circa 1952:  American animator and director Walt Disney (1901-1966), whose name is synonymous all over the world with children's cartoon films, particularly those featuring Mickey Mouse, his first cartoon character. He is pictured during a visit to England for the filming of 'The Sword And The Rose'.  (Photo by Hulton Archive/Getty Images)
Movies - TV
Silly Symphonies: The Oscar-Winning Disney Animation That The Studio Forgot
Testing grounds
The Walt Disney Company made history in the 1930s with the Silly Symphonies by giving the Hyperion animators a place to experiment in the medium and break new ground. Mickey and Minnie might have been the standout stars, but films like “Music Land” and “The Three Little Pigs” were brimming with creativity and passion.
Skeleton Dance
Following “Steamboat Willie,” Walt Disney began developing projects for Silly Symphonies and released its first film in the series: “The Skeleton Dance” by animator Ub Iwerks and composer Carl W. Stalling. Author Neal Gabler credits Stalling for the initial idea for doing the “Sillies” and the basic premise of this “musical novelty” full of fun innovations.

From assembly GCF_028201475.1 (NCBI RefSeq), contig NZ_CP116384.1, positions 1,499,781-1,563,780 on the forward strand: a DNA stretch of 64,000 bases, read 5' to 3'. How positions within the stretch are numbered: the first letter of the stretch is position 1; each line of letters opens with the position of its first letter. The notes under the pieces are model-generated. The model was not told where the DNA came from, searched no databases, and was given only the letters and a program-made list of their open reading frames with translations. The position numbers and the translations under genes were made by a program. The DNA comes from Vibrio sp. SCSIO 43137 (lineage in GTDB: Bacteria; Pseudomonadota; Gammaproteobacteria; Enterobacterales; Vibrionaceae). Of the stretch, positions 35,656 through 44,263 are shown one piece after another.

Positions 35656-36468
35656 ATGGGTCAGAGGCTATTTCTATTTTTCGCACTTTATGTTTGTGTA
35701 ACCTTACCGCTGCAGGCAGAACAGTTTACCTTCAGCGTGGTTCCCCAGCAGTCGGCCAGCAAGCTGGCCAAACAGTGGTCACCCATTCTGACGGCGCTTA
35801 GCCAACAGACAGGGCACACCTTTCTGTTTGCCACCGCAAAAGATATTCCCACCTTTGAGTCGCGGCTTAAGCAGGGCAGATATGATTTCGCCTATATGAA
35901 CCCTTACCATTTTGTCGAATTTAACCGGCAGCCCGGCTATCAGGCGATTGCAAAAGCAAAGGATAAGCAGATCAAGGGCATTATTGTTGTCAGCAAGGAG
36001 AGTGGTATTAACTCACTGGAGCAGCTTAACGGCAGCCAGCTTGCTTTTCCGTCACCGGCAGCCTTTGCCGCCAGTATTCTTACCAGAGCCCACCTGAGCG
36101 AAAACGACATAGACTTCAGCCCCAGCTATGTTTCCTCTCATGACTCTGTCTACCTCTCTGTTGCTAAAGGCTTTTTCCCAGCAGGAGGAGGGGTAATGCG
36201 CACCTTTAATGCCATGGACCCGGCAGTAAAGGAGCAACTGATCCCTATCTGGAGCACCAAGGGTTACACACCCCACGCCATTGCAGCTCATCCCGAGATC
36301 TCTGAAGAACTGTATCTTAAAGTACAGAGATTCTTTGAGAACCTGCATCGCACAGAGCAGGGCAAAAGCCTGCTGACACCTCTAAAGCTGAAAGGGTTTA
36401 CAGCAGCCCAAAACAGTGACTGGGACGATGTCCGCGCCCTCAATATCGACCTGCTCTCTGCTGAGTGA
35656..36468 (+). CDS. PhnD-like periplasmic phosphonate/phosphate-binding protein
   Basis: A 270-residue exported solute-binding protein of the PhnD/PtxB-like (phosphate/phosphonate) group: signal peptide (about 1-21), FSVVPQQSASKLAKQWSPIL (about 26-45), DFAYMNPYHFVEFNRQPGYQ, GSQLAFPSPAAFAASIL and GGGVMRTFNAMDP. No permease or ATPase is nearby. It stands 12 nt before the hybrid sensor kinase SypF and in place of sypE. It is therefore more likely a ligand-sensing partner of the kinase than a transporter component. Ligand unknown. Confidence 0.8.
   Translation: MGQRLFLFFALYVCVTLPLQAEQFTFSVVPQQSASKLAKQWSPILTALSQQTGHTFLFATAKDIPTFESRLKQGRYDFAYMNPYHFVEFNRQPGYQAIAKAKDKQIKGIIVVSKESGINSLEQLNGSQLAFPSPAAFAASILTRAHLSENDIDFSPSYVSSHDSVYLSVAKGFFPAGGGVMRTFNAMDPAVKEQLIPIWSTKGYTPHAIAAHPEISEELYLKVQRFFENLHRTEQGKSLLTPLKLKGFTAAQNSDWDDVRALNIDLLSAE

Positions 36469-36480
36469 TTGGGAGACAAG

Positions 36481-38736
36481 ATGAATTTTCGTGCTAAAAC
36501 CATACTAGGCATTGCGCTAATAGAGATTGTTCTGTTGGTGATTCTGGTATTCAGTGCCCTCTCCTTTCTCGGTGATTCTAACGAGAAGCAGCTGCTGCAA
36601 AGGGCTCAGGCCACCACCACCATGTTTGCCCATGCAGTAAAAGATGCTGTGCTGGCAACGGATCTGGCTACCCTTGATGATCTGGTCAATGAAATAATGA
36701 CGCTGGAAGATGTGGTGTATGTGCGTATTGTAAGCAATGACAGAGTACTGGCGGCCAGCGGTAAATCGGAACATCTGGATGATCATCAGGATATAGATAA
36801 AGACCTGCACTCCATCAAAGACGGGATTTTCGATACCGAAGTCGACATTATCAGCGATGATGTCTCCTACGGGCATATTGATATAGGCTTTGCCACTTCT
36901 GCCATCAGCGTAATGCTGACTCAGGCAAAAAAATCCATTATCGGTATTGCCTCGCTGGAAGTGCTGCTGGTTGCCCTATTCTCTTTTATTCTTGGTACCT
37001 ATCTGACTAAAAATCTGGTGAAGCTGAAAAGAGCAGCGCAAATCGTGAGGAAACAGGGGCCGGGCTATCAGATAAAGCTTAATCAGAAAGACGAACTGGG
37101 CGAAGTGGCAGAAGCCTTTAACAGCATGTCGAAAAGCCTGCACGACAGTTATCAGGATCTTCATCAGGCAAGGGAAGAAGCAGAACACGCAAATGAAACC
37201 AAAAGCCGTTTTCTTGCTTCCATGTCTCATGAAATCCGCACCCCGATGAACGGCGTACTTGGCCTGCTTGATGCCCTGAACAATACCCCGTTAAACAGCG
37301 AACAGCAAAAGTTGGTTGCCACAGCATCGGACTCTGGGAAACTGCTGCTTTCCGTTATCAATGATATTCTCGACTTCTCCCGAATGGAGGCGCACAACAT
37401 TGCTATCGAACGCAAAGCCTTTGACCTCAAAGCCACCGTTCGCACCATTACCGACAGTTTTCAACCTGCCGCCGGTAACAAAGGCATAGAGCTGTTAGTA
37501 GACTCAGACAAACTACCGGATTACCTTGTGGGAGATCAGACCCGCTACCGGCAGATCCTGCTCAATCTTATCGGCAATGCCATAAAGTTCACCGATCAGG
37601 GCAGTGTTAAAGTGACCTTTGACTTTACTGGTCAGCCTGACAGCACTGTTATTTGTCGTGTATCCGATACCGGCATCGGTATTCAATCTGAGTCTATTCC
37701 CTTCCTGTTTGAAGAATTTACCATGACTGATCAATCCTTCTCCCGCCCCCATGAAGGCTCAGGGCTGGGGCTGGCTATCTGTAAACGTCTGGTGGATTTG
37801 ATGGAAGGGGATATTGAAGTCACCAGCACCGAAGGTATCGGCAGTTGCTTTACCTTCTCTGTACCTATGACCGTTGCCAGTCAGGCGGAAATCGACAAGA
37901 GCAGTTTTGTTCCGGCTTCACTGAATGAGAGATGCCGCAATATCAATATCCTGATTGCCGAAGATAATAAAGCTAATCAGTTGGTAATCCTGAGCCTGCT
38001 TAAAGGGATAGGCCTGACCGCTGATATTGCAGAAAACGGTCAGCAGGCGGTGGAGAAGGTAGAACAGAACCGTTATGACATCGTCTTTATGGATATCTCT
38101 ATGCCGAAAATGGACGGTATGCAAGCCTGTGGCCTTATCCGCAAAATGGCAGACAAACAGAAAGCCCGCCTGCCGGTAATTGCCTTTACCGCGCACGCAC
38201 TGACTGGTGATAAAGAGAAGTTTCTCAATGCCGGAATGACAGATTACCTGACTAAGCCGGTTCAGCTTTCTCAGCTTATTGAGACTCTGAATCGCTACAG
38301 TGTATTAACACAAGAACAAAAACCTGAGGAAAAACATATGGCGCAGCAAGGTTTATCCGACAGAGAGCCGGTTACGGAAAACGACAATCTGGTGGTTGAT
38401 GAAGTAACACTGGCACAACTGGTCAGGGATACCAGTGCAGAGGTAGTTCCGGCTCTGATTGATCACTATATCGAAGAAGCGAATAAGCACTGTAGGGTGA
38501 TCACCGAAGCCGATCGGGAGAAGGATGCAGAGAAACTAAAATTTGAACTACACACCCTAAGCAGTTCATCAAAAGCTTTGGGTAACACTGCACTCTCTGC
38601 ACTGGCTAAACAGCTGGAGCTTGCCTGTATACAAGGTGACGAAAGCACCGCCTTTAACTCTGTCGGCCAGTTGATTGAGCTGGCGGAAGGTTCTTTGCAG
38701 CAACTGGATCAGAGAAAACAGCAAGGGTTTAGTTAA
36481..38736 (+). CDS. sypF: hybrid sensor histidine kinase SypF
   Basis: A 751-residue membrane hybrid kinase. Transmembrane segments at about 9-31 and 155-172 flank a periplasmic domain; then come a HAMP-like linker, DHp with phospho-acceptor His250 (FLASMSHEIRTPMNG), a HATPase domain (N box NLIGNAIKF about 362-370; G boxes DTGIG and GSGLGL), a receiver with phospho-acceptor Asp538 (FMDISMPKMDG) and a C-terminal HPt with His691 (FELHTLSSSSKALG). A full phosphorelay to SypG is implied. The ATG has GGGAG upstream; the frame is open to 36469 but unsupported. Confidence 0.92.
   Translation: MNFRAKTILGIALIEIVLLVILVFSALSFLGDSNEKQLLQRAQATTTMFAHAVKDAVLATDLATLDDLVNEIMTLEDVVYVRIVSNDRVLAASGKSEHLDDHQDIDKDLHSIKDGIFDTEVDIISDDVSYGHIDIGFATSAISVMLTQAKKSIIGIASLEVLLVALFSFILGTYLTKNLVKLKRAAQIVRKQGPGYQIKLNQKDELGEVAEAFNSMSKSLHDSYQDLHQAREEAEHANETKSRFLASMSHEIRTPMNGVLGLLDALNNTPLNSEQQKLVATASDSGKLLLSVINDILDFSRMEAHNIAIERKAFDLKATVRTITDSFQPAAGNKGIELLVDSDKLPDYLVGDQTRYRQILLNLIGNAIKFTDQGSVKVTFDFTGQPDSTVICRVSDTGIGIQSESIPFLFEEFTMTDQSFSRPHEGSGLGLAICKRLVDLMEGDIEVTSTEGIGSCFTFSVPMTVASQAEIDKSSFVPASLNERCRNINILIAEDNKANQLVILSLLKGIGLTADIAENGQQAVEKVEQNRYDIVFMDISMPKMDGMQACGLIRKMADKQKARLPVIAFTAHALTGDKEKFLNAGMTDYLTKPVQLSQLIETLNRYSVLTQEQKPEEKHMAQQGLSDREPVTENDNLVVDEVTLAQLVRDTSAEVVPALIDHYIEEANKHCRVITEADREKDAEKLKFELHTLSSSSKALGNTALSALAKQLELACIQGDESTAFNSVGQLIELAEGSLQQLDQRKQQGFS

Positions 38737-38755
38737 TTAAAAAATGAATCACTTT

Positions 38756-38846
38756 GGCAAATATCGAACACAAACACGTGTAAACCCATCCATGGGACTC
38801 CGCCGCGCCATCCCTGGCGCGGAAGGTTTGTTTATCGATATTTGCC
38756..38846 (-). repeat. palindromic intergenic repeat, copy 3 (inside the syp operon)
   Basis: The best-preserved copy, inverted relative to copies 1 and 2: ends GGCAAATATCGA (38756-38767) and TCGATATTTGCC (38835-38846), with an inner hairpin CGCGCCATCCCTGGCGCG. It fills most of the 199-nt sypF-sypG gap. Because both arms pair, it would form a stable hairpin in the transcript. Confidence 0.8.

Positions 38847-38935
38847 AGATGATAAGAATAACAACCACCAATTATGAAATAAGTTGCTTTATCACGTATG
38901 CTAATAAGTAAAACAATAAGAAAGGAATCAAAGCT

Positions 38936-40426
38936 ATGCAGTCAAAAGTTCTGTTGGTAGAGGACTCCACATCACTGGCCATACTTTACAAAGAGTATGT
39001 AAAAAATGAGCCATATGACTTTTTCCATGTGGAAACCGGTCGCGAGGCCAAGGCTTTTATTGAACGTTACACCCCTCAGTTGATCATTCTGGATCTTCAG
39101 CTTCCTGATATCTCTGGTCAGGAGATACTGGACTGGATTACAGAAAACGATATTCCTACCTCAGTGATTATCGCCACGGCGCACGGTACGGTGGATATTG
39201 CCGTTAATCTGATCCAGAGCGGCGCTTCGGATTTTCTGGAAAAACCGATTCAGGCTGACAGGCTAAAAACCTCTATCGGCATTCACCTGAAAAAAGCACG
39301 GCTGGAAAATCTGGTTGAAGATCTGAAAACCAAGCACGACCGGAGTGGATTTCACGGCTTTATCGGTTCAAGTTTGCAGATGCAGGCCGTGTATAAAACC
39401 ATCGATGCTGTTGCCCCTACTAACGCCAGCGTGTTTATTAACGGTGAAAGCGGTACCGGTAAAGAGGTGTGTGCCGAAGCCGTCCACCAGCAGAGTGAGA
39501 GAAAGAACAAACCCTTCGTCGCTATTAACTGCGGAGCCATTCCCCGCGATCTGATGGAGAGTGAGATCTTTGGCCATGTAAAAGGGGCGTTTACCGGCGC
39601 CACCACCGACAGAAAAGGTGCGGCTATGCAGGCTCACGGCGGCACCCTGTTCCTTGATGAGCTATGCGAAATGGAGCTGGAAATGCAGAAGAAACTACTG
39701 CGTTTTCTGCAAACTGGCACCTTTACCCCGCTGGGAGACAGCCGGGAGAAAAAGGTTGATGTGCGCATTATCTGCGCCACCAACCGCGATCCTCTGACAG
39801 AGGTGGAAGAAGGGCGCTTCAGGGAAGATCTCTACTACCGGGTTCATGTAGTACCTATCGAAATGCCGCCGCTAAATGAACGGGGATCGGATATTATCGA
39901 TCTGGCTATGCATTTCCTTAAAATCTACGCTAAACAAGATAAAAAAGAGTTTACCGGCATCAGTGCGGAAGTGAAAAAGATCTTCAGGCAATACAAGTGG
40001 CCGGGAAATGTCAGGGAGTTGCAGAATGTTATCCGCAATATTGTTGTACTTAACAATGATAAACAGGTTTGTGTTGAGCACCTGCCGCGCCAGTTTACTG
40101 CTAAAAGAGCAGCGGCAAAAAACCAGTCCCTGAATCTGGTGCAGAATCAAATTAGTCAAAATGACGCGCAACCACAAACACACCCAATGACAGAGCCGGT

The backbone
A major shift occurred in the animation industry by the end of the ’20s, as its biggest players struggled to move from the silent era. Thanks to Iwerks’ skills and the new transition to sound, Disney would dominate ’30s animation, with “The Skeleton Dance” receiving an overwhelming response and proving the viability of the proposed musical series.
The Silly Symphonies’ pairing of visually stunning art with expressive orchestral scores won over audiences during this period of great uncertainty. Author Daniel Kothenschulte explained some worried about the loss of silent films and feared sound films would regress to theatrics, but he added, “Disney and his Silly Symphonies seemed like salvation.”
Power struggle
While Disney would prosper, it faced its share of internal issues once Walt began a partnership with Cinephone licensor Pat A. Powers after trying to arrange sound recordings for “Steamboat Willie” in 1928. Disney saw Powers as a “good-natured cuss,” but he was unaware of his duplicitous reputation and ignored the red flags of their partnership.